Stormont departments have received just 10 requests to have documents translated from English to Ulster Scots in the last three years, and only 61 requests for Irish translations, it can be revealed.
he news comes after plans were approved to set up translation services for Irish and Ulster Scots at Stormont which will cost the taxpayer more than £300,000.
Back in June, MLAs passed a motion in support of plans for simultaneous translation services in Irish and Ulster-Scots in the Assembly chamber by 58 votes to 27. The New Decade, New Approach (NDNA) deal that restored power-sharing last year contained a commitment to set up such services, which would see MLAs given headsets to receive translations of contributions in the chamber.
The move came despite the fact that every MLA at Stormont speaks English in the Assembly. The last person to speak Ulster Scots was the DUP’s Jim Shannon, more than a decade ago.
In April of this year, an Irish and Ulster Scots translation hub for Stormont departments and public bodies was also launched, again a commitment in the NDNA deal.
According to the answers to a series of Assembly questions tabled by TUV leader Jim Allister, in the last three years there has been a total of just 71 translation requests for documents to be supplied in Irish or Ulster Scots submitted to Stormont departments.
Several departments received no such requests over this time, although the Department of Finance received 25 Irish translation requests and four Ulster Scots requests, while the Department for Communities received 21 requests for Irish translations and five for Ulster Scots.
The Executive Office said it had received seven Irish requests and just one Ulster Scots request, while the Department for Infrastructure received eight Irish translation requests.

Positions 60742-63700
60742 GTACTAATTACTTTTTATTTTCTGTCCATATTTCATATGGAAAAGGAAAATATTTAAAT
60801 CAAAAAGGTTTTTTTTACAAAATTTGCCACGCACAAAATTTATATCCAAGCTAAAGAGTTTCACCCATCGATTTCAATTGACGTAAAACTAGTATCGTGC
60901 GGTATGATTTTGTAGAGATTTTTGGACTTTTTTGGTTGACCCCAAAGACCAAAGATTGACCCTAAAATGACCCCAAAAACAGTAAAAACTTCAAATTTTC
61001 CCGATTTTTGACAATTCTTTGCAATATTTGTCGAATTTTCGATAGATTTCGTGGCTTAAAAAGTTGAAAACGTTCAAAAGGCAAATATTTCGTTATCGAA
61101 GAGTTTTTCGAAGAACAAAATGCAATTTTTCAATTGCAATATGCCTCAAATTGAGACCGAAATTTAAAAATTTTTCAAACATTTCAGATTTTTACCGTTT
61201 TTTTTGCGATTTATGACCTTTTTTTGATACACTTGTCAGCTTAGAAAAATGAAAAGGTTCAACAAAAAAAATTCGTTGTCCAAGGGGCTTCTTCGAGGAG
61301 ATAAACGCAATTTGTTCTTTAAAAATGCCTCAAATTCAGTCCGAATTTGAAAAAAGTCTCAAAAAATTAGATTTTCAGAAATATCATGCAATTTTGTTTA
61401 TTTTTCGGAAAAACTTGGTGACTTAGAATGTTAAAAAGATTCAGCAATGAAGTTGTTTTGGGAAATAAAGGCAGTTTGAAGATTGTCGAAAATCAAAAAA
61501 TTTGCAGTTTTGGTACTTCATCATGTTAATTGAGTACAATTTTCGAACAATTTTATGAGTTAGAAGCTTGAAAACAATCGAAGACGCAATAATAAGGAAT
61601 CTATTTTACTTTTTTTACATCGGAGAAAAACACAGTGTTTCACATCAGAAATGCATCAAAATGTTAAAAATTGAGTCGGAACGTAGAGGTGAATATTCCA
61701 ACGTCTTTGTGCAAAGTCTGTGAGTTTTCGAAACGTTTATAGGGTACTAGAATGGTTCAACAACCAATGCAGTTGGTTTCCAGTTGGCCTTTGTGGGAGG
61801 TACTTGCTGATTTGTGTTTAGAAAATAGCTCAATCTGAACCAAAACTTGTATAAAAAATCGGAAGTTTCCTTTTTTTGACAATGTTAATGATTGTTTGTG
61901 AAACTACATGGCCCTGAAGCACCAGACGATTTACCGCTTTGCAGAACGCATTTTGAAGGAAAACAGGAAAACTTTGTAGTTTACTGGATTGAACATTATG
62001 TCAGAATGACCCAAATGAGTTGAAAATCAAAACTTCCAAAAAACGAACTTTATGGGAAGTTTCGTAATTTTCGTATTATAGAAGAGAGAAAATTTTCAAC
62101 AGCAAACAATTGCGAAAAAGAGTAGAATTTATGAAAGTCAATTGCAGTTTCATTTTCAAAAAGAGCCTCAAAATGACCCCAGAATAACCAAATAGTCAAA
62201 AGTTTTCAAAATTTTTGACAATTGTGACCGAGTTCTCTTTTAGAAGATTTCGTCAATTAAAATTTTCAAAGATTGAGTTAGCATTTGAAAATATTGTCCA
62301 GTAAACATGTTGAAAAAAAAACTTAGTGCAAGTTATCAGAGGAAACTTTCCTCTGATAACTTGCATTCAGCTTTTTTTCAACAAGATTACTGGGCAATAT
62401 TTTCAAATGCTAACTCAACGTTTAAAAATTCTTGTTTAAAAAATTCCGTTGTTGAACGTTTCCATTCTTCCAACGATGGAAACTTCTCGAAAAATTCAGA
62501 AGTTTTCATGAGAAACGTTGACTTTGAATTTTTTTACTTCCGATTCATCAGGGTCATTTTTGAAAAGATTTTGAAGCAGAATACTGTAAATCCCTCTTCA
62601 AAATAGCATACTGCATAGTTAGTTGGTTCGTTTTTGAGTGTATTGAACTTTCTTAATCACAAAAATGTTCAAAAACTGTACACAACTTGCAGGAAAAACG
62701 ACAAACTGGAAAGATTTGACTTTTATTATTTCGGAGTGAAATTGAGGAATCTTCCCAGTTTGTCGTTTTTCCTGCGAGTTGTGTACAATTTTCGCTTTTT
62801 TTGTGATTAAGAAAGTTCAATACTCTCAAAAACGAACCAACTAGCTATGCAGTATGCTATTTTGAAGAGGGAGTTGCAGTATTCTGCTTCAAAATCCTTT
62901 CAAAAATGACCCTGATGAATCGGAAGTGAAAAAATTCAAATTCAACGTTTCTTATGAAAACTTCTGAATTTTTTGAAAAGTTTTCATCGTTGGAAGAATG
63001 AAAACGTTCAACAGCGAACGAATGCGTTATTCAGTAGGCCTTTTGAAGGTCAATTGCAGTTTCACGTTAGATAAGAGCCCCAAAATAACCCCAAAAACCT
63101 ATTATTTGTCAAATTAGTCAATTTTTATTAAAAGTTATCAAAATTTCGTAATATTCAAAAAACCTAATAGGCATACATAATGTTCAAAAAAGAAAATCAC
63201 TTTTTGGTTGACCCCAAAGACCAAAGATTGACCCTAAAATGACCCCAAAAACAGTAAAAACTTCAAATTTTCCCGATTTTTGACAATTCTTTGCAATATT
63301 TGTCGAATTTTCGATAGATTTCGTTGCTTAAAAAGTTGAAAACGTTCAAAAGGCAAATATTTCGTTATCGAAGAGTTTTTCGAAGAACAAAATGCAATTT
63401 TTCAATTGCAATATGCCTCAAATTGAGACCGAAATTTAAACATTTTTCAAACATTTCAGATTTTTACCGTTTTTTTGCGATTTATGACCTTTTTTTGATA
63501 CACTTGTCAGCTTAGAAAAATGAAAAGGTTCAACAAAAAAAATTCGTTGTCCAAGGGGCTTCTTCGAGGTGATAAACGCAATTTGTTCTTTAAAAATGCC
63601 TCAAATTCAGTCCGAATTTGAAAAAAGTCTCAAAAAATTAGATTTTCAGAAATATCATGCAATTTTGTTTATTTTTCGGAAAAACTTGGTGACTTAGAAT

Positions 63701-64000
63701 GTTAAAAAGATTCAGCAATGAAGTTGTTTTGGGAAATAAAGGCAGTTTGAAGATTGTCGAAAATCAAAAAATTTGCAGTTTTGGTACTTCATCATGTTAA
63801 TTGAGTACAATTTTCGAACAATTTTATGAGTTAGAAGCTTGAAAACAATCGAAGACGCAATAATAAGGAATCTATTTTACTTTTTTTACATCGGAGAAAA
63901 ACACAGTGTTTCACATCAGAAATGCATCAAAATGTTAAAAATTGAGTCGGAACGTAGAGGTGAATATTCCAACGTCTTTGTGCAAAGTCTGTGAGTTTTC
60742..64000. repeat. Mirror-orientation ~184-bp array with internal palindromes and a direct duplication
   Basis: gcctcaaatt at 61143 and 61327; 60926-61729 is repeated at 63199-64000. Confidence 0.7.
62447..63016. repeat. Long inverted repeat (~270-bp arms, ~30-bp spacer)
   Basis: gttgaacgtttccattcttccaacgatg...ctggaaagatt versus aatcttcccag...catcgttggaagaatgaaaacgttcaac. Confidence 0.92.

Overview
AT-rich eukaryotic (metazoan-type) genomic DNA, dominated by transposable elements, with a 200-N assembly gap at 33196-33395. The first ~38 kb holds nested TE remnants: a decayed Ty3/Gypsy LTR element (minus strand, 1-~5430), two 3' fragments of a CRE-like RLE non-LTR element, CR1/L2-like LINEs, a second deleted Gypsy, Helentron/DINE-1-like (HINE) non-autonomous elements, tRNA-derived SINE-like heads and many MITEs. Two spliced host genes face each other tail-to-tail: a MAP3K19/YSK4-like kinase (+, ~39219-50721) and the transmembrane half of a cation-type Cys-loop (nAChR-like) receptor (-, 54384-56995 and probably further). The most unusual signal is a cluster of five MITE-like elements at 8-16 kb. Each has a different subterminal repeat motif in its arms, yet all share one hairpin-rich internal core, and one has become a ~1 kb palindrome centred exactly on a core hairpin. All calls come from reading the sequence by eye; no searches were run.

One department, education, said it does not hold statistics on requests for translations.
Mr Allister branding the situation an “expensive farce”.
“The minuscule demand for these services exposes the nonsense of legislative provision for Irish and Ulster Scots. If people real need public services to be delivered in any language other than English why isn’t the existing translation provision being utilised?” he said.
“There is no conceivable basis on which to warrant further endless squander on Irish or Ulster Scots for the sake of paying the Sinn Fein ransom.
“To my mind these figures underscore the reality that Stormont would be a trilingual farce where every word spoken in English would be printed and translated into Irish and Ulster Scots and vice versa, even though every MLA adequately speaks English. What an expensive farce.
“At any time such massive outlay of public money would be indefensible but it is particularly so when politicians are professing that the health service is their top priority.”
Back in June, the Ulster Unionists tabled an amendment proposing that the translation services be reviewed after six months, which passed by 44 votes to 41.
According to a letter sent to MLAs by Sinn Fein’s Caral Ni Chuilin, chair of the Committee on Procedures, at the time: “The committee was advised by officials of some difficulties that had been experienced a number of years ago in respect of the availability of suitably skilled people to provide interpretation, particularly in respect of Ulster Scots, for which there is no standard language register and for which quality assuring a selection process and interpreting output would be difficult.”